Are partial knee replacements durable?

Previous designs of partial knee replacements had high failure rates due to inferior pain control, early wear and loosening. Modern implant designs, better patient selection and advances in surgical techniques have led to dramatic improvements in the outcomes of partial knee replacements. Current partial knee implants have a survival rate of over 90% at ten years. This rate becomes 75-80% at 15 to 20 years. The outcome of partial knee replacement is dependent on many factors including the implant, surgical technique and patient selection. The experience of the surgeon has also been shown to be important for a good outcome and implant survival. Studies have shown that, the more number of surgeries performed by the surgeon, the better the results.

Is partial knee replacement suitable for me?

Your surgeon will first examine your knee, evaluate your X-rays and order a magnetic resonance imaging study if needed. He will discuss the advantages and drawbacks of a partial knee replacement. Although the preoperative work-up gives strong clues about the suitability of a partial knee replacement, the final decision will be made during surgery when your doctor sees the condition of your knee. Very rarely, your surgeon might decide to perform a total knee replacement if the damage in your knee is more severe than anticipated before surgery. Partial knee replacement is an excellent option in select patients with implants in the femur that cannot be removed (Figure 4)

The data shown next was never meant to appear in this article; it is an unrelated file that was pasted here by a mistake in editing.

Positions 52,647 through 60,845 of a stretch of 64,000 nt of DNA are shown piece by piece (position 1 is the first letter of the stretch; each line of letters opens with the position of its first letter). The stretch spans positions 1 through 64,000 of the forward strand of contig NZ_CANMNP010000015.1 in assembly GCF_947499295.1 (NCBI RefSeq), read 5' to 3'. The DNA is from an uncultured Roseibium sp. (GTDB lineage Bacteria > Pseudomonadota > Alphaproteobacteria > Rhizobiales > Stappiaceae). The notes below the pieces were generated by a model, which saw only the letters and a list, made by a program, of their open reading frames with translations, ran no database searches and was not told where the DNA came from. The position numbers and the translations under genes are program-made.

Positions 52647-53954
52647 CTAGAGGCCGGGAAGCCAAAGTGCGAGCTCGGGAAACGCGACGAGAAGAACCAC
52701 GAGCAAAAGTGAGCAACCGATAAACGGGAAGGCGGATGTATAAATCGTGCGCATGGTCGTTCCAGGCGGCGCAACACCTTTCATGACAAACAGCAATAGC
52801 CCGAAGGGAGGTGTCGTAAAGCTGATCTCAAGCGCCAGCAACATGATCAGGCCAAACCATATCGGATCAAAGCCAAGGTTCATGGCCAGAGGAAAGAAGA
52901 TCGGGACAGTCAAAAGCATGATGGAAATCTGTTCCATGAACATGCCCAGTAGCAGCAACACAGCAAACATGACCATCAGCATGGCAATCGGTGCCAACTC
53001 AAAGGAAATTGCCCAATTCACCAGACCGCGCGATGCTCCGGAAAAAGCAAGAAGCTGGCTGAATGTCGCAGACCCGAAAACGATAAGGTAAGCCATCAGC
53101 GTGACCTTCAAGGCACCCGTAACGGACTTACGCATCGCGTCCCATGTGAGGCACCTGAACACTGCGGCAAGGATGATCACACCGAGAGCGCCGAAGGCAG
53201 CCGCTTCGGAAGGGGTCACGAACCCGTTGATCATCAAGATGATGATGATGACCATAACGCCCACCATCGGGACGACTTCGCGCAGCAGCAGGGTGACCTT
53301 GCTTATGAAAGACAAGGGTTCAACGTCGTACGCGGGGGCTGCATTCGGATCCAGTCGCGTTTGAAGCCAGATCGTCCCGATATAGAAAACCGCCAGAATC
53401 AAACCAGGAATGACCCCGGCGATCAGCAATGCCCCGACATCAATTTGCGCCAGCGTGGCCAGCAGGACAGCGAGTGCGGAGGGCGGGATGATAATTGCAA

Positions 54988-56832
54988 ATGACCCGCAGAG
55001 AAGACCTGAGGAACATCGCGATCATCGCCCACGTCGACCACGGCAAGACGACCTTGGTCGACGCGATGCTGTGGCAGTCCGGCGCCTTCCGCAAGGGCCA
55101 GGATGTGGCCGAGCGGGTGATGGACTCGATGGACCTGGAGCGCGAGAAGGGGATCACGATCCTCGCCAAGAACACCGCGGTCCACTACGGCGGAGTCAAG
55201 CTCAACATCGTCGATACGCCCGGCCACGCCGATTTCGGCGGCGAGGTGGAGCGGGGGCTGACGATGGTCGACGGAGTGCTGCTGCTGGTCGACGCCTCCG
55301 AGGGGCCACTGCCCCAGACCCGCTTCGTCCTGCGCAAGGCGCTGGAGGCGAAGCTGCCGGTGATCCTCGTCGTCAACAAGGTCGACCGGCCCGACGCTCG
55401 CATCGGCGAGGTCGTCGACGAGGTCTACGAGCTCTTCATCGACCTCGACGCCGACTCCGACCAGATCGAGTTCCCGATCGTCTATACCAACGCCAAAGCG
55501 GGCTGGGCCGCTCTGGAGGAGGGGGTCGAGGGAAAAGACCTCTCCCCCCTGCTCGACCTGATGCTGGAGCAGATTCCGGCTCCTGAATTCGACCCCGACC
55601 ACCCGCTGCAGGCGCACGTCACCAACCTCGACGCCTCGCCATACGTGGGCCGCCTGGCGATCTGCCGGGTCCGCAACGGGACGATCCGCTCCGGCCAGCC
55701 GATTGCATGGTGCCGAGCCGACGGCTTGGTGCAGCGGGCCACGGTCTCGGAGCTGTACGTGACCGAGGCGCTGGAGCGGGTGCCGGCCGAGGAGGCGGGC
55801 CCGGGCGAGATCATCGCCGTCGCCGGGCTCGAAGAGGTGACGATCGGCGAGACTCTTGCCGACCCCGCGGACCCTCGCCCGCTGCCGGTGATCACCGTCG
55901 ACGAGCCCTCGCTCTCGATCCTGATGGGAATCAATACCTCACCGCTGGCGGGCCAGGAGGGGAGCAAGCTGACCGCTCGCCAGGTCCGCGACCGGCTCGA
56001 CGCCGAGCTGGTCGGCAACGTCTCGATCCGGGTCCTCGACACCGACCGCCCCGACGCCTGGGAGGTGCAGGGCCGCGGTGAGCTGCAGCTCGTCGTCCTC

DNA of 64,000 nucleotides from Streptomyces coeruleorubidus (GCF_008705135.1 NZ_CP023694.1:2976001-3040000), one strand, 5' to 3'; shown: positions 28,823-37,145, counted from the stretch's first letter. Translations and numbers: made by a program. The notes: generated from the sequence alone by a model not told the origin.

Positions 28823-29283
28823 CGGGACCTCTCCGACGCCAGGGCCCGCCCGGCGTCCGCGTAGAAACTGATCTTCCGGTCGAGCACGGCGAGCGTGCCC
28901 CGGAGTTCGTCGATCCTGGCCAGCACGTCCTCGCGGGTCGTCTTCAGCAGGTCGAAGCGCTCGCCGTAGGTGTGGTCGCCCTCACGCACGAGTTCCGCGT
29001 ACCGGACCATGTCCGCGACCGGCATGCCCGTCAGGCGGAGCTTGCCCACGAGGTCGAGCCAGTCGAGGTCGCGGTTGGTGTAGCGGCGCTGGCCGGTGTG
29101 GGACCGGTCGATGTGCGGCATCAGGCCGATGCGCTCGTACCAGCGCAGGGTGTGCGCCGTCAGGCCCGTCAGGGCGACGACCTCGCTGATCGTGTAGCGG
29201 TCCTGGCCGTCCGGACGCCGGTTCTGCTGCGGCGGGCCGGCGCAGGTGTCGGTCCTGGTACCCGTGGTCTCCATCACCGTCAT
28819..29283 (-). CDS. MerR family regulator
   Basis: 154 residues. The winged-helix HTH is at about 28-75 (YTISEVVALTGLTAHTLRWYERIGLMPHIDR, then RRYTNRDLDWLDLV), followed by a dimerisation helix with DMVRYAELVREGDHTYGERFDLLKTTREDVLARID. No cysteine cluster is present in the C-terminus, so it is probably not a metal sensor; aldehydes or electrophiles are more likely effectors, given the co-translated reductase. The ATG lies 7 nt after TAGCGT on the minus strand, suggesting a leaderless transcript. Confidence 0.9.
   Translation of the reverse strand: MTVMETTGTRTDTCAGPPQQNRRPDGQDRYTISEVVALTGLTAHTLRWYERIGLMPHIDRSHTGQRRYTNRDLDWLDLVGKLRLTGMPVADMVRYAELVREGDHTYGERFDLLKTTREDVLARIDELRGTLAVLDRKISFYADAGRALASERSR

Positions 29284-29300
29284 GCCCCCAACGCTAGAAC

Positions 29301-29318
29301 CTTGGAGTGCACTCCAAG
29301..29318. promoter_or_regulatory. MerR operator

Figure 4a : A patient with a nail and plate on the femur bone, with osteonecrosis on the inner side of the femur.
Figure 4b: the patient is treated with a partial knee replacement without removing the implants in and on the bone.

What kind of activities can I do after a partial knee replacement?

Activities of daily living such as walking, cycling, going up and down the stairs, and kneeling are possible after a partial knee replacement. There are no restrictions on driving after the first month of surgery. Swimming, golf, jogging and bowling are permitted. Sports involving running, jumping and cutting movements such as soccer, basketball, singles tennis, and volleyball are not advised. Patient who are good skiers before knee replacement can ski on gentle slopes with in low speeds. Impact sports are not permitted as these activities might cause early wear and loosening of the implant leading to failure.

What are the risks of partial knee replacement?

The most important failure reason of a partial knee replacement is disease progression in the un-resurfaced parts of the knee. When this happens, a total knee replacement might be needed to regain function. This problem is seen in 10-15% of the patients and increases with longer term follow-up. Another way of looking at this is that, a partial knee replacement can delay the need for a total knee implant for 10-15 years in select patients. Conversion to a total knee replacement is not technically challenging and the outcomes are no different from a primary total knee replacement.

Spinning out of the mobile plastic insert may be seen in 2-4% of the cases with mobile bearing implants. These are mostly due to technical errors. Wear of the plastic may occur in fixed bearing implants, however is rare before 10 years with modern implants.

All materials permanently implanted into the body carry a risk if infection. Early infections may be treated with surgical cleaning (irrigation) and changing the plastic insert; metal parts of the implant may be retained. Late infections (occurring more than 6weeks after implantation) may require removal of the implant, placement of an antibiotic spacer and conversion to a total knee replacement in the second stage. The risk of infection after a partial knee is less than 1% in most patients. This rate may be higher in high risk patients with accompanying severe medial diseases.

Migration of the implant is sinking of the implant into soft bone causing failure. Fractures may occur during surgery or after a fall. Fortunately these are very rare.

© Prof. Dr. Reha Tandoğan - Op. Dr. Asım Kayaalp